Presented by: Eleanor Byrne
The main intention of this workshop is to support teachers of Mathematics to use Generative AI (Gen AI), specifically ChatGPT, to facilitate the development of lesson and resource ideas in line with the aims of the Junior Cycle specification.
In 2018, the current maths specification was introduced which requires teachers to deliver maths lessons and content in a way which promotes a holistic approach to the subject. It was envisioned that lessons would be delivered through engaging rich tasks and student-centred activities which presented the mathematical content in a connected manner, while also developing key skills. The new Junior Cycle maths exam, which was first sat in 2022, reflects the type of connections which students are expected to engage with in the classroom on a daily basis.
The focus of this new specification lay not with the specific maths content but in the way the content was delivered. The specification introduced the unifying strand, mathematical proficiencies and key skills, but many maths lessons around the country are presenting maths in the same way as before. One reason for this is that teachers have struggled to find tasks and lesson ideas which cater for this connected mathematical landscape. When ChatGPT first appeared in late 2022 its ability to produce text documents, essays etc., was immediately seen. However, Gen AI has the potential to assist teachers design lesson activities across a range of subjects – including mathematics.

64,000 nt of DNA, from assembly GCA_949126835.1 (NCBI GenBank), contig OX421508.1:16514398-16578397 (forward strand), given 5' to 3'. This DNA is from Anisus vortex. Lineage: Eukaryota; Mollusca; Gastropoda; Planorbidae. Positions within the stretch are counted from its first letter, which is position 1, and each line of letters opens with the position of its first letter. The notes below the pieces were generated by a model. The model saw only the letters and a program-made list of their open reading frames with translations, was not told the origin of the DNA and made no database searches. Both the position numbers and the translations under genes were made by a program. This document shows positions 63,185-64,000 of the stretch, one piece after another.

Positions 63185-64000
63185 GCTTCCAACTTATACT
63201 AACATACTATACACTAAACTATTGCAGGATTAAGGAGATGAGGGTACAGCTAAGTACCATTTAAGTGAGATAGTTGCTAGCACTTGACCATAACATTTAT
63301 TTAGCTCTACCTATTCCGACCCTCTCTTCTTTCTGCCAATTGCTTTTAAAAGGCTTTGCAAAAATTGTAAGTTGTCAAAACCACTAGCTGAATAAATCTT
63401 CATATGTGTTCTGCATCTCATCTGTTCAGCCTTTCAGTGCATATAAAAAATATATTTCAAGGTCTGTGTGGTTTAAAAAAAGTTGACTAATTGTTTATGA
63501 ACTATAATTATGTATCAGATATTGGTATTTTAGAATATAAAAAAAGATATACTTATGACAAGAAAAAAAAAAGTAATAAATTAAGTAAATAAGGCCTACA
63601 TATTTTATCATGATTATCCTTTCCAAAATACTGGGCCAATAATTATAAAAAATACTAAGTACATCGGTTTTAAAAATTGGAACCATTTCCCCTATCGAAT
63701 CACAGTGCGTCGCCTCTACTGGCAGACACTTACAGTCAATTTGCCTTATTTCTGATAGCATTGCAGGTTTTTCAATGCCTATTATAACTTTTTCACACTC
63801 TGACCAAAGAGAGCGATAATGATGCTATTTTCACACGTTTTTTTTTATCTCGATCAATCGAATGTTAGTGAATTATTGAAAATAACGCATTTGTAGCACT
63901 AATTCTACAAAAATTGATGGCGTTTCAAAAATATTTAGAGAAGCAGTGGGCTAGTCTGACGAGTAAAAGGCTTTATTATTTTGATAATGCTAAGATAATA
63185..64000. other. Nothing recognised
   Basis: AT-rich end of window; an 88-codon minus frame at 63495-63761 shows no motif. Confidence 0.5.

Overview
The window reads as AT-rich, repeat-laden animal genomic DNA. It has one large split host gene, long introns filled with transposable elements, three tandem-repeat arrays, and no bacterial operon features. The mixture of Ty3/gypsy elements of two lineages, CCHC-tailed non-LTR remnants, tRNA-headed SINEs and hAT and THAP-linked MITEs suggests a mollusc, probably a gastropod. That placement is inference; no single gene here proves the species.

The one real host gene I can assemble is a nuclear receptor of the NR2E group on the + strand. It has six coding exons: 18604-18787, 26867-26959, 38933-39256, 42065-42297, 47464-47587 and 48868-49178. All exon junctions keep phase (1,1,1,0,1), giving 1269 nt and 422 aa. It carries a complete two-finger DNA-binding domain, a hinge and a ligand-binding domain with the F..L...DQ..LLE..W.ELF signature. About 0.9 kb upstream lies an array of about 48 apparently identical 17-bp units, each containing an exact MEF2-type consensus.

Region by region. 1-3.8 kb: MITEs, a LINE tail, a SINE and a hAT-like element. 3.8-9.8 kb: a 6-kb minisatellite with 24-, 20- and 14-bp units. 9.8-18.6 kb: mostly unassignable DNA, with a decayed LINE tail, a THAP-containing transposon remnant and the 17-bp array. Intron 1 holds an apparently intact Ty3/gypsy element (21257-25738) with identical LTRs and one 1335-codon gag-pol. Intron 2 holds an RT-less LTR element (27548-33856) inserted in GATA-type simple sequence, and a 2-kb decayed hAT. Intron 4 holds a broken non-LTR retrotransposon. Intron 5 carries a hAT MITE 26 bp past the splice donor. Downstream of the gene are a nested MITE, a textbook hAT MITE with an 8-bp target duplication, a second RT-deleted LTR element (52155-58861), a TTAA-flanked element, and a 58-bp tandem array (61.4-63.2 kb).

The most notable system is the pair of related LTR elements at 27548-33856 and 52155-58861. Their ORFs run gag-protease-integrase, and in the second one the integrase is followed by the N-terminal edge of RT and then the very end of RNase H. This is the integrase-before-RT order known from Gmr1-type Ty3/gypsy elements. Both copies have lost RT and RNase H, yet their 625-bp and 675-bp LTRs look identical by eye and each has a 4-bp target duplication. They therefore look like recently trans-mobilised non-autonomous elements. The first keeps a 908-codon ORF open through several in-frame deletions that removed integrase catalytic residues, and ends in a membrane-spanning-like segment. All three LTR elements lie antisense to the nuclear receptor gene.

This session will explore how teachers can use Gen AI to design, refine and develop their planning practices. The session will support teachers to engage in an iterative dialogue with AI which helps them to implement the key aims of the specification. Teachers will be asked to develop lesson plans, success criteria, resources, and activities which they can then use in their classrooms. They will be supported through a series of steps to do this.
The key messages are that Gen AI is easy to use, can help with the workload associated with teaching. It can help teachers to create meaningful tasks which cater for specific classes and groups of students. It can be used as a mechanism to augment a teacher’s subject knowledge. The ethical considerations of using AI will also be touched upon in the workshop.
Eleanor Byrne has worked as a maths teacher for over 10 years in both the UK and Ireland. She was seconded to Trinity College Dublin in 2022 to coordinate the Access Maths project. Access Maths is a programme within the Trinity Access Programmes in Trinity College Dublin, it aims to demystify maths so that all students can achieve their potential in the subject.